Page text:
3. Thank you, Susan, for a clear and well-documented explanation of how CPA funds will offer many advantages for Watertown and none of the unfair fiscal burden opponents claim. Everyone agrees that additional classroom space is an immediate priority, this is not an either/or choice. The future of our schools and our community can be doubly enhanced by both new classroom space and the benefits that CPA funds will make available with no financial downside.

    • The CPA will add an additional 2% tax on real estate. And you say no financial downside. Possible we think differently but from my perspective a 2% tax on top of what my last tax increase was is a DOWNSIDE.

  4. This is a very cogent and useful presentation of the facts without resorting to vilifying anyone. It clears up a lot of the issues for me. Thank you Susan.

  5. I couldn’t agree with you more, Susan! Thank you for cutting through the distortions and downright lies that are being spread about the CPA. All of the new building in Watertown has the benefit of bringing in new tax revenue, which will help fund school improvements . . . but it has the cost of shrinking our already-limited green space and shutting out moderate-income families who can no longer afford to live here. These are urgent problems — and the CPA is specifically designed to bring in state money to help us solve them. Let’s not allow “anti-tax” hysteria to rob our town of the funds that are ours by right. What could we have done with the 15 million dollars that we were foolish enough to reject eleven years ago?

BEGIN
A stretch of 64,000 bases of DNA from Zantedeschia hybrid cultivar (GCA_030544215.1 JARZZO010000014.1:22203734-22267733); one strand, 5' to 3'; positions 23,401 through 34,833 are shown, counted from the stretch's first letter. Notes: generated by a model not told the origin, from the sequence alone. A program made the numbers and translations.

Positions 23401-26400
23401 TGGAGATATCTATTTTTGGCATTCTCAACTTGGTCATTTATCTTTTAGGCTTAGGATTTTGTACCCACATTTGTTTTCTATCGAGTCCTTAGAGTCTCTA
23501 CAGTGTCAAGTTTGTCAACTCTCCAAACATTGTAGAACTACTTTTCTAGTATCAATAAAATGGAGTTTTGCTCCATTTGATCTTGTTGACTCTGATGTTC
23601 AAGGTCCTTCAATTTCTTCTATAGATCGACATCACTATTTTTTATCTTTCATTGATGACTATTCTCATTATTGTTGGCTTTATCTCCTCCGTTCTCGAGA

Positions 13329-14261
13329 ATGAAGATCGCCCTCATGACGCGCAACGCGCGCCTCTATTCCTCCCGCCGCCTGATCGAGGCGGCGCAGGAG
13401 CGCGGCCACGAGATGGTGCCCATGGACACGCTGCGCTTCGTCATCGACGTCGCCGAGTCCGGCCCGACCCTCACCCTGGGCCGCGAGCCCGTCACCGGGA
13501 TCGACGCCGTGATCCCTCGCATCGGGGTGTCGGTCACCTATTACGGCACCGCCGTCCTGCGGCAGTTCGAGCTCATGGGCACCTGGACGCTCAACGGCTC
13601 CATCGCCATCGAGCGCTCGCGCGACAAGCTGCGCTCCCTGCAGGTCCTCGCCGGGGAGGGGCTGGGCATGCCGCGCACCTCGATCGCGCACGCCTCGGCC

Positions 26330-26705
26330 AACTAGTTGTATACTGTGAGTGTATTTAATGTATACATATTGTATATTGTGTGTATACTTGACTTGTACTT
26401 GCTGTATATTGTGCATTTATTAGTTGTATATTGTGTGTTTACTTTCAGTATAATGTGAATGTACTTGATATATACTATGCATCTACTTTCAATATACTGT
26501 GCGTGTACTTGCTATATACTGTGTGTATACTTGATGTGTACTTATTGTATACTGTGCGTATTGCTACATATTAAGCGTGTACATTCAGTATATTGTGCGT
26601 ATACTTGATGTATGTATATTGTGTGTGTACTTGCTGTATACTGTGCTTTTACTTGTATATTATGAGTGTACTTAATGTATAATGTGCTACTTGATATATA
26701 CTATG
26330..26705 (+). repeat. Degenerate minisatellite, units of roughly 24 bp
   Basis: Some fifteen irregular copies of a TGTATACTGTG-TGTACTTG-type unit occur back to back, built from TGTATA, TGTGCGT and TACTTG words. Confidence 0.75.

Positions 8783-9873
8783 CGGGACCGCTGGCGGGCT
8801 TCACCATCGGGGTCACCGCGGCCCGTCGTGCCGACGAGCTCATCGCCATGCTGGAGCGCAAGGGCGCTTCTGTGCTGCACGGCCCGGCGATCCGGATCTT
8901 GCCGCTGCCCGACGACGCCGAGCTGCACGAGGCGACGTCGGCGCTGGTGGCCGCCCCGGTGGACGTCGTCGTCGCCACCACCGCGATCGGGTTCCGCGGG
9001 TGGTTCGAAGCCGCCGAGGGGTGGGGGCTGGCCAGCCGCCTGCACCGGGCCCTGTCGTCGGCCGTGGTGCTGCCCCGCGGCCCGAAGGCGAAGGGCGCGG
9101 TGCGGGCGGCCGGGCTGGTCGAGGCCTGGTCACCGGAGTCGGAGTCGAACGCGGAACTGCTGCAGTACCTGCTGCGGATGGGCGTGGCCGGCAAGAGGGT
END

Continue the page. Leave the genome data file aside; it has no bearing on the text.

• Your killing me with statements like “All of the new building in Watertown has the benefit of bringing in new tax revenue, which will help fund school improvements” We have been expanding our housing stock for a few years now and I have to wonder where that new revenue you talk about went. My real estate taxes recently went up around 14% and will go up again next year (not much money went to help rebuild the schools that I know of). So, where is that new revenue? If it was there I wonder why my taxes went up as high as they did.

  6. Distortions and lies? Seems fact based conversations are frowned upon. To wit;Would you pay $1 for $1.27? ( This one sleighs me)
    – We as taxpayers are not paying $1 to get $1.27 back in our own pockets. We do’t get back anything-We have 1 less dollar in our pocket. Reconcile that for me please councilor? Fact is, we are paying $1 to let someone else spend $1.27 on something that we may or may not agree with.
    Opponents decry the reduction of the CPA match to an all-time low of 27%. I’d go with 27% interest on my money any day. Neighbors- since we voted down the CPA in 2005 we’ve left an estimated $15 million on the table. It breaks my heart.
    – Same argument as above. We aren’t getting the money back, the town is.